Portrait of Captain Mackinley c.1830, by Sir ...

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Oil on canvas in the original very fine frame.
This is an excellent portrait typical of the period; the handsome sitter has a fashionable brooding, Byronic look, with the dark background enhancing the drama and encouraging the viewer to concentrate on the sitter's face.

The sitter is thought to be Thomas George MacKinley (1809-1865); he was the son of John Mackinley and Maria Cates. Born in London, he was an officer in the Royal Navy, becoming a captain in July 1830.
The Mackinleys are related by marriage to the eminent Copeman and Boord families with connections to Wakehurst Place, Sussex.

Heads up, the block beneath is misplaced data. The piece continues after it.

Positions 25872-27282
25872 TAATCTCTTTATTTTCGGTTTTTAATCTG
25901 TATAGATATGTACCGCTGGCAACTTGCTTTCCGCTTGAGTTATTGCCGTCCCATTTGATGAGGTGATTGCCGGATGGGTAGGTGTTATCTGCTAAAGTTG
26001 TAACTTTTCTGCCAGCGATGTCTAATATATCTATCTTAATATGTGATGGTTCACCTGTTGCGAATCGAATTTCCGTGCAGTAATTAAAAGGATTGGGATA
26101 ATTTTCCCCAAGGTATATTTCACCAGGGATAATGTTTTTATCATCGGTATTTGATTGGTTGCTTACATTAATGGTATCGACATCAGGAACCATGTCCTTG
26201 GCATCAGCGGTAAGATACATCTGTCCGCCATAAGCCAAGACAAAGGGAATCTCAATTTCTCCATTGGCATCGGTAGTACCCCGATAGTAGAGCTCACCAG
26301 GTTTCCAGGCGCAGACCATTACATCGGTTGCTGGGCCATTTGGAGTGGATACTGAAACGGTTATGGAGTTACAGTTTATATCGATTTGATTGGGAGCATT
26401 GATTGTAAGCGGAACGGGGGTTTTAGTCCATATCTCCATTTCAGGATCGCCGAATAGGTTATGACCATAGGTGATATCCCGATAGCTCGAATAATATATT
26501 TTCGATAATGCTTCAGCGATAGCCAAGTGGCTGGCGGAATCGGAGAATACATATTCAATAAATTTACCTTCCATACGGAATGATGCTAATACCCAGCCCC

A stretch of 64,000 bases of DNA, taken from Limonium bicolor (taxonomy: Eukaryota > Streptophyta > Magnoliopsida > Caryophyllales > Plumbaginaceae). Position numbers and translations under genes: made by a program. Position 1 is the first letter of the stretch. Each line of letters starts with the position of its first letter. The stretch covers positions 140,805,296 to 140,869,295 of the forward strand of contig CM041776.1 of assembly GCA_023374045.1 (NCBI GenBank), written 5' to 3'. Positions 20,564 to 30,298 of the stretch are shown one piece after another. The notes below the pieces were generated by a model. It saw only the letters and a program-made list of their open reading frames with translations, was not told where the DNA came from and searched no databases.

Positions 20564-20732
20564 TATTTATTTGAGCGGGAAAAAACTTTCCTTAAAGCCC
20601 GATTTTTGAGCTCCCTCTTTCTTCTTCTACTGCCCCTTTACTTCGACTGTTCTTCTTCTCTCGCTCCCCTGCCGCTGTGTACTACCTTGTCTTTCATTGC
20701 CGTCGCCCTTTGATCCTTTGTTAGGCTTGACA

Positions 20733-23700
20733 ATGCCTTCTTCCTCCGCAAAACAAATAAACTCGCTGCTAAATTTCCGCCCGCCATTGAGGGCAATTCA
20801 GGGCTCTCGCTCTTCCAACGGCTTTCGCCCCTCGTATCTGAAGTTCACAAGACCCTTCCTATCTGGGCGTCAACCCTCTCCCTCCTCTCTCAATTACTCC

SIR WILLIAM BEECHEY RA (12 December 1753 – 28 January 1839) was a leading English portraitist during the golden age of British painting. Beechey was admitted to the Royal Academy Schools in 1772, where he is thought to have studied under Johan Zoffany. He first exhibited at the Academy in 1776. His earliest surviving portraits are small-scale full-length and conversation pieces which are reminiscent of Zoffany. In 1782, he moved to Norwich, where he gained several commissions, including a portrait of Sir John Wodehouse and a series of civic portraits for St. Andrew's Hall, Norwich. By 1787, he had returned to London, and in 1789, he exhibited a celebrated portrait of John Douglas, Bishop of Carlisle (now in Lambeth Palace). Beechey’s career during this period is marked by a succession of adept and restrained portraits in the tradition of Sir Joshua Reynolds.